Monica Gutierrez, a Ph.D. student at the ASU School of Social Work, said gentrification has hidden effects and strains on families. The people who stay have to put up with construction headaches.
“You’ve got a lot of dust in the air, you’ve got a lot of cut metals, gases from equipment that are used to move space and shape it into what it’s going to be,” Gutierrez said. “The city isn’t thinking ‘How are we going to protect the citizens around this?’ What policies are in place to protect citizens from these toxic fumes? »
People who leave lose their communities and have to travel farther for work, school and groceries, she added.
“We don’t think about the displacement and health effects of this work. And so, while we may use gentrification as a buzzword, we need to dig deeper because it’s not just about gentrification,” Gutierrez said.
Since Enriquez’s family moved south at the end of April, his five sons have been hit hard. They will have to change schools at the start of the next school year. In the meantime, the boys have continued to attend the same school, adding 30 minutes to their morning routine. And soaring gas prices have not favored Enriquez for longer trips.
The air conditioning in the new apartment is broken, the windows are old and it is not insulated, which makes it hot inside during the day. Enriquez said his kids have been coughing a lot since moving in because of the dust and no cleaning has improved the situation.
“I’ve been extremely busy trying to make the best of our situation,” Enriquez said. “The boys miss the much more comfortable apartment we were in and hate the sudden move.”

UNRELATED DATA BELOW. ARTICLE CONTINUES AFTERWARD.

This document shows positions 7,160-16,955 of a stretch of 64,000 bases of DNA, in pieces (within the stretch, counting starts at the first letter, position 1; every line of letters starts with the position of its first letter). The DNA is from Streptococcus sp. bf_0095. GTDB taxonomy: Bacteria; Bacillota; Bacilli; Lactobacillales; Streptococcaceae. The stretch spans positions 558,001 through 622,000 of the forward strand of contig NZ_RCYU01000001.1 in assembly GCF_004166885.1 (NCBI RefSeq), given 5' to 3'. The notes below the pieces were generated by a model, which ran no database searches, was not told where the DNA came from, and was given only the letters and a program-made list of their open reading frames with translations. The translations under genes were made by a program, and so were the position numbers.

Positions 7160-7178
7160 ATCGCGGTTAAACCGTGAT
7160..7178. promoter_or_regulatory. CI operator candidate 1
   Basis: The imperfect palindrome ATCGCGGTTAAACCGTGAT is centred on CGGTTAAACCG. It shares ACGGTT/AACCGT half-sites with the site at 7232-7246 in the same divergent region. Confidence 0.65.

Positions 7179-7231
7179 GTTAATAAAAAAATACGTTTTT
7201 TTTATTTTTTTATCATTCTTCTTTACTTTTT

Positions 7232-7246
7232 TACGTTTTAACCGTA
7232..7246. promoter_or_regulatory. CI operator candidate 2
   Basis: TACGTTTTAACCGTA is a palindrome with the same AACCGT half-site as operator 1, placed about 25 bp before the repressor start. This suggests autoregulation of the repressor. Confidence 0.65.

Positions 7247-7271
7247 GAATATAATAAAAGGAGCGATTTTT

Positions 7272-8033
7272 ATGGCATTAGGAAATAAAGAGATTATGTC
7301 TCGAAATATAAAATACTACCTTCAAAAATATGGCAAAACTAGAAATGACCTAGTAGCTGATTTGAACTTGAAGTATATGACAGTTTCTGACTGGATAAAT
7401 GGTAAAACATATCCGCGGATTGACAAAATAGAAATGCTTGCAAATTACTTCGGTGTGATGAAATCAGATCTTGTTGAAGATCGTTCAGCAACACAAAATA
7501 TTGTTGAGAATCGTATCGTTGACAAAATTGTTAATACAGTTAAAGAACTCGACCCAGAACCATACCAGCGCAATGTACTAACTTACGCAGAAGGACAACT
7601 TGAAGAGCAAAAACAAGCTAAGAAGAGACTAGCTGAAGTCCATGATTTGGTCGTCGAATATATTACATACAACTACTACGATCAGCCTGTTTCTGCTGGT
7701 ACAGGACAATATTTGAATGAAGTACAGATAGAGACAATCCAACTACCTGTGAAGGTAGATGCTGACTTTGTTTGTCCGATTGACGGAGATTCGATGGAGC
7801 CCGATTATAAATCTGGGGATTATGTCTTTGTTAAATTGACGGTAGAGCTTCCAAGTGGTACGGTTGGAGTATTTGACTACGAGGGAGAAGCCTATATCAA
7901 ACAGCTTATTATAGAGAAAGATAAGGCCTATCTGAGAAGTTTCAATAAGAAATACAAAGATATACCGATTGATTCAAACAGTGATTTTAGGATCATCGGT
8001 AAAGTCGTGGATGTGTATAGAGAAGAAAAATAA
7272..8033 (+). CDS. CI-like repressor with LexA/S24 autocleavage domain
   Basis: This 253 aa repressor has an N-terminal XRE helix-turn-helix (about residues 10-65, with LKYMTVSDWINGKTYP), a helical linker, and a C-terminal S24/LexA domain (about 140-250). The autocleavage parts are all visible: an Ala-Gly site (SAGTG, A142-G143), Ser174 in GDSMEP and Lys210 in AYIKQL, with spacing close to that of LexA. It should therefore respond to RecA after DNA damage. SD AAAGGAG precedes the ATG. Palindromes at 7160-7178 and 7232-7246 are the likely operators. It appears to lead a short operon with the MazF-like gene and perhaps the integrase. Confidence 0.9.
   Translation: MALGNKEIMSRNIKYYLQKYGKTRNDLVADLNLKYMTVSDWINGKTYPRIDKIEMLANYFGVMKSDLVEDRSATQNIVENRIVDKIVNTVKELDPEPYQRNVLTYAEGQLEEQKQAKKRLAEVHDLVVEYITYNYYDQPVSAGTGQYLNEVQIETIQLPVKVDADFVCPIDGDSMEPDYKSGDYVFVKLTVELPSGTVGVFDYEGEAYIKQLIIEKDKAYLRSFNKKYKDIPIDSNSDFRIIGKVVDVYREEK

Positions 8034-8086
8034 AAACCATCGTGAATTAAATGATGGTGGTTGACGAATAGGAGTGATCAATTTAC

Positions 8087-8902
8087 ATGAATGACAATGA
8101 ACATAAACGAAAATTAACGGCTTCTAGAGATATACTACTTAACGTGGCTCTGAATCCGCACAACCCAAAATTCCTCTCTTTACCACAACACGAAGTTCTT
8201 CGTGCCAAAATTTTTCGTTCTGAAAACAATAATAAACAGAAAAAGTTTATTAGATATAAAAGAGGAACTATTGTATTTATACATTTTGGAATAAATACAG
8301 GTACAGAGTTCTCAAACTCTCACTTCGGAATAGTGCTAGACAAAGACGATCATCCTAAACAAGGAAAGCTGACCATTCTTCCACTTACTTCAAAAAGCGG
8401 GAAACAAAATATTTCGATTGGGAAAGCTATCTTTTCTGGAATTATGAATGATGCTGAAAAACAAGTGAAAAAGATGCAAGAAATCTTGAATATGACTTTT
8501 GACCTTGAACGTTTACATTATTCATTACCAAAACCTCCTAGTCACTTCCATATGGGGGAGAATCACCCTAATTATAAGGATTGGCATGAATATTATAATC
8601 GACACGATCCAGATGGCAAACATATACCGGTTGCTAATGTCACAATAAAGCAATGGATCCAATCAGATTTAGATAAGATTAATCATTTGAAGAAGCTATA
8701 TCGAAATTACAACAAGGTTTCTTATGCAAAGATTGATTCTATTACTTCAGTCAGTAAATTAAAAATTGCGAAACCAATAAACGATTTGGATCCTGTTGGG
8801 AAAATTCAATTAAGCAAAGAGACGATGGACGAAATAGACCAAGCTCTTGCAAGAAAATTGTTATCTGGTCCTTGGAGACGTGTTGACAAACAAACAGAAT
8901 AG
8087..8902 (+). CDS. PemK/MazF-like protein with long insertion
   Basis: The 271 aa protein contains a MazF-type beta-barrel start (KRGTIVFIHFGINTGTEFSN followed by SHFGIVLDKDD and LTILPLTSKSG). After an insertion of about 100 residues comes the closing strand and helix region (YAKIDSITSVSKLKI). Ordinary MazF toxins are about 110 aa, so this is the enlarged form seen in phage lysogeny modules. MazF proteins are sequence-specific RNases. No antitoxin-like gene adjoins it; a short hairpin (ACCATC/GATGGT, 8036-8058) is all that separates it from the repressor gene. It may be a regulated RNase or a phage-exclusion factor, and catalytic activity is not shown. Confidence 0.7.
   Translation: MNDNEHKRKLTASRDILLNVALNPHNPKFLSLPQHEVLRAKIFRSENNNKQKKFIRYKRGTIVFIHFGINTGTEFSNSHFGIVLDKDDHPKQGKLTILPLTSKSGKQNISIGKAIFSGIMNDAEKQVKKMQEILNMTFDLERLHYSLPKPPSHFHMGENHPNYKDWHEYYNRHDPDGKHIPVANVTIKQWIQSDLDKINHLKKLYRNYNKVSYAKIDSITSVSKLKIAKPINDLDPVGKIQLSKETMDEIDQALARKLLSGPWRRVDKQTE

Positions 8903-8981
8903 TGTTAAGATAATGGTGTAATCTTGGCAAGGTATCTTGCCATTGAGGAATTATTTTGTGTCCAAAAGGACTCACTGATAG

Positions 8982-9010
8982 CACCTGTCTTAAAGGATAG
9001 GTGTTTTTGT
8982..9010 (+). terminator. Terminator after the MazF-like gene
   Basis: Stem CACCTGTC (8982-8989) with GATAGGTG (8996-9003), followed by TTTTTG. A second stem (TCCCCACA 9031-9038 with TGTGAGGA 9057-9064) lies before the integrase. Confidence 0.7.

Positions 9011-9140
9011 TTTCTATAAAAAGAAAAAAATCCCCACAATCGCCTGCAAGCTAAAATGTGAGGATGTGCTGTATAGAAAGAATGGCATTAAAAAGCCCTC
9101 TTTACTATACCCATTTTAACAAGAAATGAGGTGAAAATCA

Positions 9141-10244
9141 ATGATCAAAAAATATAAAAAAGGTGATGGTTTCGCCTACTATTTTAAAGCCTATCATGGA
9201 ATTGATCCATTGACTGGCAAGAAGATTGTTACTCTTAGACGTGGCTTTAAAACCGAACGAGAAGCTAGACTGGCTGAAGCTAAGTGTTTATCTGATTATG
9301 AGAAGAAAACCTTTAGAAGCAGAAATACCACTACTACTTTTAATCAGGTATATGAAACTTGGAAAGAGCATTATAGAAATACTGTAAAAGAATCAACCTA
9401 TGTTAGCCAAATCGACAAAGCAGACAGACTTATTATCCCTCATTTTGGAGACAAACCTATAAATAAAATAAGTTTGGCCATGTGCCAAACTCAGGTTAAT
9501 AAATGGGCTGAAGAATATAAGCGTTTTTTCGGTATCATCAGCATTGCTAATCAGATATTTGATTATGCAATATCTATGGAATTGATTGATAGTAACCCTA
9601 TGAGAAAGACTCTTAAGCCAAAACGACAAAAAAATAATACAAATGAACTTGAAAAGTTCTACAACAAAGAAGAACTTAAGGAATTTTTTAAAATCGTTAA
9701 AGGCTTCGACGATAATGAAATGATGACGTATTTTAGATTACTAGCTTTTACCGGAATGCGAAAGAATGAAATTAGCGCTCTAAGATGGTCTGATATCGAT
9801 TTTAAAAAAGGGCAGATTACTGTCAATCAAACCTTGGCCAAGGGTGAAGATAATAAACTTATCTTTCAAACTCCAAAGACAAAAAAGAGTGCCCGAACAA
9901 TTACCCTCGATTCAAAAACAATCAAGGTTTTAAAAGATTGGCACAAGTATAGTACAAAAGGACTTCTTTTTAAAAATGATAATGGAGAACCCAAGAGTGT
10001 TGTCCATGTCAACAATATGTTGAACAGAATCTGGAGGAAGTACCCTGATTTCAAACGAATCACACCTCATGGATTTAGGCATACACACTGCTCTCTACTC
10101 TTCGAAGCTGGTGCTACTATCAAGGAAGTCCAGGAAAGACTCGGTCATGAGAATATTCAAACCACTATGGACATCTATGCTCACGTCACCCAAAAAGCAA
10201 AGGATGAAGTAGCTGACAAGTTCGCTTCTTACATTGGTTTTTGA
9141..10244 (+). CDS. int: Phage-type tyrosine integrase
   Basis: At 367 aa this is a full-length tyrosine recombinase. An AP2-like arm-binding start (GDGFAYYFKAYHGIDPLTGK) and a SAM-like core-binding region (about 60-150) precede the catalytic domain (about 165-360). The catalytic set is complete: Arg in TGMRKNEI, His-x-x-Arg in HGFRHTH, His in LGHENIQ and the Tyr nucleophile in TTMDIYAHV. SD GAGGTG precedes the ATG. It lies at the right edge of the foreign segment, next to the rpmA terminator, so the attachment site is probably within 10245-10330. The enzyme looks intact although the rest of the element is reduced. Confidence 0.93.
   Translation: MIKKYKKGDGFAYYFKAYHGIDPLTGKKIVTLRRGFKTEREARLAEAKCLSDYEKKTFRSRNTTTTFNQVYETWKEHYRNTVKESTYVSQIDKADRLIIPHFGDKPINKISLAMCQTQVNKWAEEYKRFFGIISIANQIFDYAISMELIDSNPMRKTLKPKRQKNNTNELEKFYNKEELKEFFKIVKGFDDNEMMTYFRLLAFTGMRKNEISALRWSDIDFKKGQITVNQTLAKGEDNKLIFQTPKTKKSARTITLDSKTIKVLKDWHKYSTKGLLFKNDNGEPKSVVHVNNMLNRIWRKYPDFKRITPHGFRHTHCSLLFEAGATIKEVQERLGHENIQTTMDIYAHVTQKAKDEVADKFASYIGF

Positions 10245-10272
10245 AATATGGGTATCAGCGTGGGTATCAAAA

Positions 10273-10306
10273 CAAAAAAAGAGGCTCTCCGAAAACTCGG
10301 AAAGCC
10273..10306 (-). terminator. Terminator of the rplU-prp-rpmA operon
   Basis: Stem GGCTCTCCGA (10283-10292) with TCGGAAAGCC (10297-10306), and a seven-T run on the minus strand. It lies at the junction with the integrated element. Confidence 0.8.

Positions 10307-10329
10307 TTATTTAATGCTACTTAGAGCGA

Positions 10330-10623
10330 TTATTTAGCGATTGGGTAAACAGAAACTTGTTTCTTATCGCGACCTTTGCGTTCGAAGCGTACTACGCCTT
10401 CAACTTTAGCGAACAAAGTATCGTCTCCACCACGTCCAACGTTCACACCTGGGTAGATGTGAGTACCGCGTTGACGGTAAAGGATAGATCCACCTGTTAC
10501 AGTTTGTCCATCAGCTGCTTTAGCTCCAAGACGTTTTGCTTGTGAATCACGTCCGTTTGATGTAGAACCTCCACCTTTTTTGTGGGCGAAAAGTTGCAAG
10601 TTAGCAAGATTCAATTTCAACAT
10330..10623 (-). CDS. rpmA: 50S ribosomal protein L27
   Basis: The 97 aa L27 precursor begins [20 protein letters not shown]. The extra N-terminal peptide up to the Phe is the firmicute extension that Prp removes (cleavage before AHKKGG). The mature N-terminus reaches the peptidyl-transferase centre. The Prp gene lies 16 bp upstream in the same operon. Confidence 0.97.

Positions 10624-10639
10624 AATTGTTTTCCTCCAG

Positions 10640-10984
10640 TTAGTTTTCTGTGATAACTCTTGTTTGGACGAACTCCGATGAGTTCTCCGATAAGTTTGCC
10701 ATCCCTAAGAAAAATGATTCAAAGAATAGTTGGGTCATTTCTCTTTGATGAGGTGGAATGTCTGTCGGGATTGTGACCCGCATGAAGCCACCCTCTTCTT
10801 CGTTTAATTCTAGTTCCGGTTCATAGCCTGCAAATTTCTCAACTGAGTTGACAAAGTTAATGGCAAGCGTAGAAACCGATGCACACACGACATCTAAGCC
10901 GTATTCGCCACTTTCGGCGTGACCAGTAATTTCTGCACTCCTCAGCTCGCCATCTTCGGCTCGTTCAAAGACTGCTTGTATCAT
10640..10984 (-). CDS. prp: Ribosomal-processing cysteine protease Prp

The COVID-19 pandemic has also significantly affected Tucson tenants, especially working-class people and people of color, said Zaira Livier of the Tucson Tenants Union. Although the city has introduced assistance programs for those affected by rent increases and relocation during the pandemic, she said, it is difficult to get real help from these programs.
“We talk to people all the time who are waiting for these things, and while they’re waiting, they always get kicked out,” Livier said. “Or they get paid their rent and the landlord still evicts them because these things come with no strings attached to the landlord.”
The Tucson Tenants Union, along with Jobs for Justice Arizona and Casa Maria Soup Kitchen, staged a protest earlier this year against Monterey Garden Apartments for raising rents and prices for tenants in their apartments. The majority of tenants were in low-income or Section 8 housing, which uses government vouchers to help pay for private housing.
Jesse Maison, a customer service representative who works from home, moved into Villas de la Montaña apartments near Davis-Monthan Air Force Base in eastern Tucson in July 2021. His one-bedroom apartment rented 700 $ per month, House said, but since then the resort has been making repairs and renovations. For the renovated units, the rent increased by $400 per month.
He is paying the $1,100 at the moment but will eventually have to move. He can’t afford it.
Cronkite News reporter Melissa Estrada contributed to this report.